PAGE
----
Shocking silicosis figures require immediate national response
Leading class action law firm, Maurice Blackburn has called on both federal and state governments to take immediate action after new data from Queensland has revealed nearly one in five stonemasons has silicosis.
Maurice Blackburn principal, Jonathan Walsh says a health screening by WorkCover Queensland found Queensland’s thousand-odd stonemasons were exposed to engineered stone, 156 have been diagnosed with silicosis, while a further 36 have a work-related respiratory condition.
“Some of our clients have spoken of the dust from dry-cutting kitchen benchtops being so thick in the air they could barely breathe,” Mr Walsh said.
Mr Walsh said the Queensland government’s health screening has highlighted the extent of the problem, but stressed it was the only state that has investigated it thoroughly.
“There’s no doubt in my mind that what we are seeing in Queensland would be replicated in every state, but we’re in the dark because only the Queensland government has ordered such a thorough health screening of its stonemasons and public release of the data,” Mr Walsh said.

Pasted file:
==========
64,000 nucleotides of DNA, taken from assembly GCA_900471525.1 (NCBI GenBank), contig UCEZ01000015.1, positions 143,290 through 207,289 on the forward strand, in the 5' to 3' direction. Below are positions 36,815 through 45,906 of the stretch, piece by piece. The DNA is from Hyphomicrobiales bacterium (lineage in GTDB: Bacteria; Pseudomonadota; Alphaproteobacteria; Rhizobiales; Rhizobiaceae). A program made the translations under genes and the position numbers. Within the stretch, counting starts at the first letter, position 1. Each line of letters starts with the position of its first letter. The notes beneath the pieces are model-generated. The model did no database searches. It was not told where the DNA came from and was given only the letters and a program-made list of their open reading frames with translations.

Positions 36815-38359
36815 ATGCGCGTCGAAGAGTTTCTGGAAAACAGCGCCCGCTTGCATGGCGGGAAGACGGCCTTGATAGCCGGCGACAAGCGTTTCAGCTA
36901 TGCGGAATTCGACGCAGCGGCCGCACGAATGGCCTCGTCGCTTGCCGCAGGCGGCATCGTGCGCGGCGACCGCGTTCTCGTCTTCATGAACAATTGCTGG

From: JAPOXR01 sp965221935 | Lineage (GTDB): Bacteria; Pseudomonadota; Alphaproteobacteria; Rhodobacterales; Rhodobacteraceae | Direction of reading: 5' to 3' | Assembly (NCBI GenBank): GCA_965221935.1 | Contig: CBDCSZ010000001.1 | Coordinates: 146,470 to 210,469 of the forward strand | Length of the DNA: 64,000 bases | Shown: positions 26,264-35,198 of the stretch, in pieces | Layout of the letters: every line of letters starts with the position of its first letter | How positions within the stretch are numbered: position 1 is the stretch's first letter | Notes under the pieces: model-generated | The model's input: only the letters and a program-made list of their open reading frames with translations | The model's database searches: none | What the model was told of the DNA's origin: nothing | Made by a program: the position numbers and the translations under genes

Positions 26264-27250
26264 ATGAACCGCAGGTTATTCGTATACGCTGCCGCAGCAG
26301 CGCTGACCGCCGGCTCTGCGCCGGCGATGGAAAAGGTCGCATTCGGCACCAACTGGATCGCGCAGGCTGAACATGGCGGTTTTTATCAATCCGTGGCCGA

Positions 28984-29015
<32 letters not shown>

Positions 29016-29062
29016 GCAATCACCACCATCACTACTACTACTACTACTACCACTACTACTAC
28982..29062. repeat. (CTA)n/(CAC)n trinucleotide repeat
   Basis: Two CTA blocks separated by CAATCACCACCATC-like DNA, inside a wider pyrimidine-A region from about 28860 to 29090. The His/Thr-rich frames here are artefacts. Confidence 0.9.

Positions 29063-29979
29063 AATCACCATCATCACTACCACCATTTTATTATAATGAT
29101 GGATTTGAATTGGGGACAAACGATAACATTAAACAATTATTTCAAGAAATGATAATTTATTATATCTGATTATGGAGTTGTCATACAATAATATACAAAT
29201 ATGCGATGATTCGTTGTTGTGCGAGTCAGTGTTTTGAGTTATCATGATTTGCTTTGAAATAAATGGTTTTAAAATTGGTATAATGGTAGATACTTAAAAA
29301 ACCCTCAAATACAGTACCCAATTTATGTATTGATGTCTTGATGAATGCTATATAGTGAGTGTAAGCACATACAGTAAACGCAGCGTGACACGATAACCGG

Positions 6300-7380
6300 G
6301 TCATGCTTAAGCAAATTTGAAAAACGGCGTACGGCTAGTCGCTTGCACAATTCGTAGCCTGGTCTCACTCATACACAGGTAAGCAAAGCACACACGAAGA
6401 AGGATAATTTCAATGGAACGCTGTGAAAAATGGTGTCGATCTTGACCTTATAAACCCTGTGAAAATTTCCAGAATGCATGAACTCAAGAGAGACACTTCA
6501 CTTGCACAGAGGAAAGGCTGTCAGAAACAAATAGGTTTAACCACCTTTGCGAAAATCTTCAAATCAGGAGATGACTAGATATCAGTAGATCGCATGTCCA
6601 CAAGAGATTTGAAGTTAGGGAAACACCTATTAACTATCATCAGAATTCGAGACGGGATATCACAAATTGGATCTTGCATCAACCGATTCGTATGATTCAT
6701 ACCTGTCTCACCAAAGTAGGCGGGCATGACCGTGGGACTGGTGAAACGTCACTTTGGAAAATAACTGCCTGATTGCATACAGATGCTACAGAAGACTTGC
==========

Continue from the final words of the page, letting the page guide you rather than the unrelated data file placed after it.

In NSW, for example, there is no idea about how many stonemasons have been diagnosed with silicosis and according to a recent parliamentary submission, even the medical experts say they don’t know.
With so much uncertainty around different states and the level of severity, this could potentially mean more lawsuits and class action.
Silicosis usually occurs in the stonemasons who cut stone benchtops, breathing in dust that contains silica, which leads to a scarring of the lungs and breathing difficulties.
The life expectancy for those who contract the most serious and aggressive form of the disease is as little as three years.
Some have called the startling figures the worst industrial health crisis since the asbestos crisis.
“This is fast becoming an industrial health crisis comparable to that associated with asbestos and a logical first step in responding to it and helping workers is to know exact numbers,” Mr Walsh said.
“We need every state government with the support of the federal government to check the health of every stonemason in this country, whether they’re still working or not, and to use appropriate diagnostic tools such as CT scans.
“There is no time to waste – we have the tools and resources, let’s use them to stop more young people losing their health or worse simply by turning up to work.”